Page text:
In a landmark 16-2 vote today, the NCAA Division I Board of Directors voted to give the Power Five Conferences (the 65 schools of the ACC, Big 12, Big Ten, PAC-12, and SEC) more autonomy and the ability to make their own decisions over certain aspects of the collegiate model.[i] These conferences will now be able to initiate legislative changes of their own, which could start as soon as October 1 to get into the legislative cycle for April voting.
This new structure will allow the Power 5 Conference schools the ability to vote on what resources can permissibly be used to benefit student-athletes and student-athlete health and welfare. One of the biggest changes is that student-athletes will begin to have more of a say, with three student-athlete representatives from each conference being a part of the new voting delegation. These 15 votes will bring the Power Five Conference contingent to 80 votes. This proposal will additionally add new voices to the Division I Board of Directors, including more presidents/chancellors, a student-athlete, a faculty athletics representative, an athletic director, and a senior woman administrator. The newly designed Council, a body that will make rules for all Division I members, will also add voices, including two student-athlete positions, two for faculty, and four for commissioners.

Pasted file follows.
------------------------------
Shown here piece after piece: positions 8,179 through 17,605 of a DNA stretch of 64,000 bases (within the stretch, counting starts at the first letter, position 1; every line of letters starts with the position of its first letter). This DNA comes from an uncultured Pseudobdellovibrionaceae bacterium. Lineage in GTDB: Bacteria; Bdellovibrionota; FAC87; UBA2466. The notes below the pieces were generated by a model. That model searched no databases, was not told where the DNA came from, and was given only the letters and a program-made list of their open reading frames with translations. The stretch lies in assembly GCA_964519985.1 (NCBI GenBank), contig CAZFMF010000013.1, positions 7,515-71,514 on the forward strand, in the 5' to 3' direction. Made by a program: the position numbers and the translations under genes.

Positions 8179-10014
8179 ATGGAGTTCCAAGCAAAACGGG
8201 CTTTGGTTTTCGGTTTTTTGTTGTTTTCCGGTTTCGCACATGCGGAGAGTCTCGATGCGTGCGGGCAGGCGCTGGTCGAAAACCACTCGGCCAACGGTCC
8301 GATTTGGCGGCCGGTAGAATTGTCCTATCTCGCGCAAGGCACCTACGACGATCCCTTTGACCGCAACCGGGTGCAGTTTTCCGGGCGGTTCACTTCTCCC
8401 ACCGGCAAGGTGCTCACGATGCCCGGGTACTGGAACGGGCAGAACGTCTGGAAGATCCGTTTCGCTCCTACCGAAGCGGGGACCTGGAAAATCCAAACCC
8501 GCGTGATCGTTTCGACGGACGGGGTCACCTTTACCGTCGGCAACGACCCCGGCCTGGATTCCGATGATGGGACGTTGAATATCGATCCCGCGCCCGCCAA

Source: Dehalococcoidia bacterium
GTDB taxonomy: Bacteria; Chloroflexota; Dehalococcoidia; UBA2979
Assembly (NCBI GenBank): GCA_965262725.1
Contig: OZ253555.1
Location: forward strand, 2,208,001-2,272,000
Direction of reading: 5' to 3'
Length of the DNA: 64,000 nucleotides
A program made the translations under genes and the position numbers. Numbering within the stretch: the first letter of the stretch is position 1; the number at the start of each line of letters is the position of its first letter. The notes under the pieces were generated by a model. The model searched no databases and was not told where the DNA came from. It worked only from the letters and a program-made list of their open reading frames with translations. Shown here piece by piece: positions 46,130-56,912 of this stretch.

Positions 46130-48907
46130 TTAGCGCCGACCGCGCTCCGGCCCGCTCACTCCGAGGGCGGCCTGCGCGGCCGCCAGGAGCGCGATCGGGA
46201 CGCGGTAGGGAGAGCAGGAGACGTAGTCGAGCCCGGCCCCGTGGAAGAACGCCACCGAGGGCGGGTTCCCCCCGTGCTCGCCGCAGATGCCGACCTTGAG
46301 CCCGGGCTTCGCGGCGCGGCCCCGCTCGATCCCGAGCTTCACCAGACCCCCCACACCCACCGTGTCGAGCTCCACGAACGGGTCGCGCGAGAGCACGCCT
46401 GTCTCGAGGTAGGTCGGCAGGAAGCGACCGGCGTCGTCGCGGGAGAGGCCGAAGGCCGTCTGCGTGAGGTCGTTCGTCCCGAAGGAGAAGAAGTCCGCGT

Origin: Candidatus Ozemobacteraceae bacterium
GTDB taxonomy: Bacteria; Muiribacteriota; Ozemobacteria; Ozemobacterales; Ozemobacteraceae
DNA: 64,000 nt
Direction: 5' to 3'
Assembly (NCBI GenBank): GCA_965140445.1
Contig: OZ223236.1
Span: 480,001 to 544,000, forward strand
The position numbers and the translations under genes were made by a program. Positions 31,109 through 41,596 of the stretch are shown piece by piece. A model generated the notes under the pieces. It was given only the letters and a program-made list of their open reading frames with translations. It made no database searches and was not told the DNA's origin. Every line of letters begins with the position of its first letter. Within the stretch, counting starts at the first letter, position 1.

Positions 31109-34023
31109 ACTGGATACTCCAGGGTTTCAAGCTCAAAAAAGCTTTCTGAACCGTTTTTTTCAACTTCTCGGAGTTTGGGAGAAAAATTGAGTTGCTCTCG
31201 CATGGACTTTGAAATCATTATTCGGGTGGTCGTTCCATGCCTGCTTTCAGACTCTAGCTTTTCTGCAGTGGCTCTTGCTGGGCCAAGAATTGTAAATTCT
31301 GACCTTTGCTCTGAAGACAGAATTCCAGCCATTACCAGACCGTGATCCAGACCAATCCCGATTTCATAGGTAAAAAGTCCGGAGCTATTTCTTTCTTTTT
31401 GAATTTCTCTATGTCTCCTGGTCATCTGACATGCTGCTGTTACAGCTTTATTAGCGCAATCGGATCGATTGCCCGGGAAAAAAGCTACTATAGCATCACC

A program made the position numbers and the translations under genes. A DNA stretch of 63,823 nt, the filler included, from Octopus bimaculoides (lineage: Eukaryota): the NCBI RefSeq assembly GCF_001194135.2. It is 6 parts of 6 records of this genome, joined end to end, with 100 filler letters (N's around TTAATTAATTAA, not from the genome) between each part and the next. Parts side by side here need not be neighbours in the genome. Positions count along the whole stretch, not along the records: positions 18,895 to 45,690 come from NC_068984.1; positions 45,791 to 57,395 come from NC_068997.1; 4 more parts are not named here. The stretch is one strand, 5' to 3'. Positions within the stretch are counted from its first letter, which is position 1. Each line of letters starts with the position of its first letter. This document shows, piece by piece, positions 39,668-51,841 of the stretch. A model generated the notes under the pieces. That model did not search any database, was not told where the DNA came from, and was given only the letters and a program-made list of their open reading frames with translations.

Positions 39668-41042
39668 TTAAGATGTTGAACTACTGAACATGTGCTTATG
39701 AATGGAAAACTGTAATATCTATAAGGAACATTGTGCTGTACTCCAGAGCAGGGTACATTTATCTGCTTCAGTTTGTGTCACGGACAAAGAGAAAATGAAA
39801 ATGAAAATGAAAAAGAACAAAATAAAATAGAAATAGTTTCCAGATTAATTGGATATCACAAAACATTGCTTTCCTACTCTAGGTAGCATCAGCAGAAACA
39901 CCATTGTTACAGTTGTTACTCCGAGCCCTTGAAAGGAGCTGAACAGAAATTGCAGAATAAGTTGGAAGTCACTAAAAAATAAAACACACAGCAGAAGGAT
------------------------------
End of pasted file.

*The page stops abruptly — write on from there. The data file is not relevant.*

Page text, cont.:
This legislative process is easy enough to follow, and illustrated in the figure to the right. Currently, areas that expect to fall within Power Five autonomy include full cost-of-attendance, four-year scholarship guarantees, agent restrictions and unrelated career pursuits (i.e., acting, singing, art, etc.), and allowances for families to attend postseason competitions. Nothing involving transfer regulations are included yet; however, the Power Five Conferences are calling for change within two years, and will vote to take on transfer regulation autonomy if changes are not made. In addition, any rules concerning postseason tournaments, scholarship limits, signing day, and rules of the game (as in the actual game, like pass interference) will stay out from under the umbrella of Power Five autonomy.
The proposal is not fully adopted yet, there is still the 60-day review period where at least 75 schools outside of the Power Five Conferences would have to vote against. This is highly unlikely to happen due to the possible threat of the high-resource schools splitting from Division I and further isolating the remaining teams. If adopted, Power Five legislation could be adopted as early as next year, in time for the 15-16 academic year and season. While this is a step in the right direction for the NCAA, it will be hard to gauge how the change really affects college athletics until the first round of autonomous legislation is enacted next year.
[i] This lovely 45-page document provides a more thorough description of the new governance structure. http://www.ncaa.org/sites/default/files/DI%20Steering%20Commitee%20on%20Gov%20Proposed%20Model%2007%2018%2014%204.pdf